SantaCon vs The Millions March

by Michelle Dean

I can wax rather sentimental when it comes to protests. While I didn’t get out to the Millions March on Saturday for personal reasons, I’d meant to. I like marches. Even the best ones have a slight air of chaos, and the dominating atmosphere is usually angry despair. But there’s something about just the act of walking together that can restore your faith in the usefulness of civic engagement. And given the news of the last few weeks – which to me has felt like a relentless chant of police brutality, rape and state-sponsored torture, rinsed and repeated endlessly – I’ve been feeling the need to have my faith restored in the usefulness of civic engagement. I suspect I’m not alone.

So my heart soared when I saw those pictures of clogged streets come up in my Twitter feed. Here were people doing what they could to challenge injustice. I felt a faint flickering of hope.

And then along came Deadspin last night to post the above video of a bunch of drunken louts in Santa suits heckling the protesters.

These men are participants in a weird New York tradition known as “SantaCon.” After nearly ten years of living here I can’t figure out if SantaCon has a point. The idea, to the extent that any kind of “idea” animates SantaCon, seems to simply be that it is enjoyable to get drunk on cheap alcohol while wearing even cheaper velour. So I know it mostly as that time of year when a truly inexplicable number of Americans descend on Manhattan to get drunk in bad Irish bars and yell loudly outside them. (Granted, you people also do that on the Fourth of July.) The people who live here the rest of the year generally stay in and/or pretend it isn’t happening. The mentions I hear of it usually have the sound of gallows humor, i.e. “Ugh. SantaCon.”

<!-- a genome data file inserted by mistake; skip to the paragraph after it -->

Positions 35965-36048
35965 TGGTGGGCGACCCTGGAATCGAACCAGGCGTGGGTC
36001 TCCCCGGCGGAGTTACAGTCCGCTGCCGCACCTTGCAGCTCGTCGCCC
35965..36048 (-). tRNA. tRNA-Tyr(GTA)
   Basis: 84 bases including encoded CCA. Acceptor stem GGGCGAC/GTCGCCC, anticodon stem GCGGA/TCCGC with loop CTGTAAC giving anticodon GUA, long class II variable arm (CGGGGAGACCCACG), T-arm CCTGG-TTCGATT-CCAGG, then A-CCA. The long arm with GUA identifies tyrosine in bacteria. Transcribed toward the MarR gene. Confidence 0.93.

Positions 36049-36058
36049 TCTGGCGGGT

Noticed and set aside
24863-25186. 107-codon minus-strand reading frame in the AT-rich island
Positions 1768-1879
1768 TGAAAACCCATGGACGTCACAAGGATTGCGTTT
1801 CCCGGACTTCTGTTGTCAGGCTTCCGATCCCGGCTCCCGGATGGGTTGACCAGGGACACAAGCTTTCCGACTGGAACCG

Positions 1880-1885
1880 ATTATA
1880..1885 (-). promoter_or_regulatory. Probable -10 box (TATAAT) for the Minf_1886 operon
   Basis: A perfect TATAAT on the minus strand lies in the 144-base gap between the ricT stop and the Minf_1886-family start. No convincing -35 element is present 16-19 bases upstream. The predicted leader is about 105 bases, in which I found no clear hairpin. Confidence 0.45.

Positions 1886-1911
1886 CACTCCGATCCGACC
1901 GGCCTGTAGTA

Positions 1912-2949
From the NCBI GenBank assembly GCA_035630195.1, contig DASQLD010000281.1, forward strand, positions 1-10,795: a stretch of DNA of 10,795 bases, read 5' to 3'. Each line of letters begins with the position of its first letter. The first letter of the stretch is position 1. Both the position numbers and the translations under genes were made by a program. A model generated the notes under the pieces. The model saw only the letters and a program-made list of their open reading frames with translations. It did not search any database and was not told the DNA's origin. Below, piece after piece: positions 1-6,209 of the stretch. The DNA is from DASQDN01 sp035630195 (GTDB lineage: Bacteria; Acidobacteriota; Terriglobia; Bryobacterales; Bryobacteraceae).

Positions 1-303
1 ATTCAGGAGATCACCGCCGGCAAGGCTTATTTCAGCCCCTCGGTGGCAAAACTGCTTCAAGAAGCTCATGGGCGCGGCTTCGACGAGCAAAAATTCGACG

But the very fact that the people of SantaCon expect to be able to be such a nuisance without reprisal seems so telling.

You can see, for example, that these men are too drunk to be particularly effective hecklers. Mostly the protesters ignore them and march on. But the tableau sticks with you. Although outnumbered in the frame these idiots in Santa hats feel representative of some larger apathy of the American public. The fact that they happen to be white guys of the “bro” varietal, as Deadspin calls them, makes the image even more depressing. They’re more interested in “having fun” than in worrying about the growing authoritarianism of this country or about the militarization of the police.

And they seem unconcerned, you can’t help but notice, that their public drunkenness and belligerence might get them arrested. I bet they were right. I bet they didn’t get arrested. I bet they spent their Sunday in a peaceful and uninterrupted hangover. The distance between their expectations, and those of black men, is exactly what these protests have been about. But I still bet they don’t know that, and probably never will.